On the other hand, if you’re unable to pay the debt, you could always negotiate, either paying small regular payments or writing off the debt.

Extra Charges from the Bailiff

There are fees charged depending on the bailiffs that are dealing with your debt, and they charge more when they’re from the High Court.

Note: You can check the fees on the letters that the bailiff have sent you. Also, they have to say they’re from the High Court when they visit you.

Bailiffs follow 3 stages, and every stage has a fixed charge on each stage, but they are allowed to charge you an extra fee if your debt is above £1,500 (the charge only applies to the amount of debt over £1,500, and not the entire amount of your debt.

  • Compliance – this is when the sent you the Notice of Enforcement. An added £75 as a fixed rate, but has no additional fee for debts over £1,500
  • Enforcement – when the 7-day waiting period has passed, and they’ll then proceed on visiting your home. A fixed fee of £235, and 7.5% extra for debts over £1,500
  • Sale – taking and selling of your belongings. Charged with a fixed fee of £110, plus 7.5% extra for debts over £1,500

So, if you have a debt of £2000, a 7.5% extra fee will be applied to £500, which is £37.50.

On the other hand, if the bailiffs are from the High Court, they have an added stage on collecting debt. They can charge you more if you didn’t reach an agreement with them.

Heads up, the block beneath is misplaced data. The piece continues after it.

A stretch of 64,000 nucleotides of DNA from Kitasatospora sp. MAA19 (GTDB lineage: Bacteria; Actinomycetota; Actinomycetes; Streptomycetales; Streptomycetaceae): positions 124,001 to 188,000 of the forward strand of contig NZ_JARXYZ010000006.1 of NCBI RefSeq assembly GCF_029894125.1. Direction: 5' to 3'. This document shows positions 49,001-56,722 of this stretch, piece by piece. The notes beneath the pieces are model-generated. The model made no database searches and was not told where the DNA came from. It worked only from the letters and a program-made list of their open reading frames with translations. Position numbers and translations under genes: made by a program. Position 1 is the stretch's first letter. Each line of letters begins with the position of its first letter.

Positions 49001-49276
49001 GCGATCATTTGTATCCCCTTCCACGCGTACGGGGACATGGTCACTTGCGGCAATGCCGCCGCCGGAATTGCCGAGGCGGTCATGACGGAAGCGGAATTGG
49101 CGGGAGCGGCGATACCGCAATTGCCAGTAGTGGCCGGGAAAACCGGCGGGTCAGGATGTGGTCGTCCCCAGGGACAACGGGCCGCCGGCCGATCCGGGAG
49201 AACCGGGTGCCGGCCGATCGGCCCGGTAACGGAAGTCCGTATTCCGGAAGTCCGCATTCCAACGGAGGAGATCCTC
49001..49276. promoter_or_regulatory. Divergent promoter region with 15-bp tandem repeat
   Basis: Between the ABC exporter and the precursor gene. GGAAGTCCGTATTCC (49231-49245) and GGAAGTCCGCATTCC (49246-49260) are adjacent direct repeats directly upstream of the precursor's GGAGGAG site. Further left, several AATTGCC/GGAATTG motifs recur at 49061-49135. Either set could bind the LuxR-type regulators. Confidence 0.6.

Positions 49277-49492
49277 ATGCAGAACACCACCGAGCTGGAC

They are allowed to charge you an extra fee if your debt is above £1,000 (the charge only applies to the amount of debt over £1,000, and not the entire amount of your debt.

  • Compliance – this is when the sent you the Notice of Enforcement. An added £75 as a fixed rate, but has no additional fee for debts over £1,000.
  • Enforcement 1 – when the 7-day waiting period has passed, and they’ll then proceed on visiting your home. A fixed fee of £190, and 7.5% extra for debts over £1,000
  • Enforcement 2 – when you didn’t reach or make an agreement. A fixed fee of £495 but has no additional fee for debts over £1,000.
  • Sale – taking and selling of your belongings. Charged with a fixed fee of £525, plus 7.5% extra for debts over £1,000

What if a bailiff is collecting more than one debt? They could charge you £75 for every compliance fee on every debt, but they can’t charge you more than the fee for visiting and for selling your belongings.

What if there are more than one bailiffs for dealing with your debts? You’ll be charged separately.

On your bill, you could also see disbursement fees. These are fees that may come from the following:

  • locksmiths for force entry
  • court fees, if the bailiff has applied to court to deal with your case
  • up to 7.5% of the price when your belongings are sold via online auction
  • advertising and auctioneer’s fee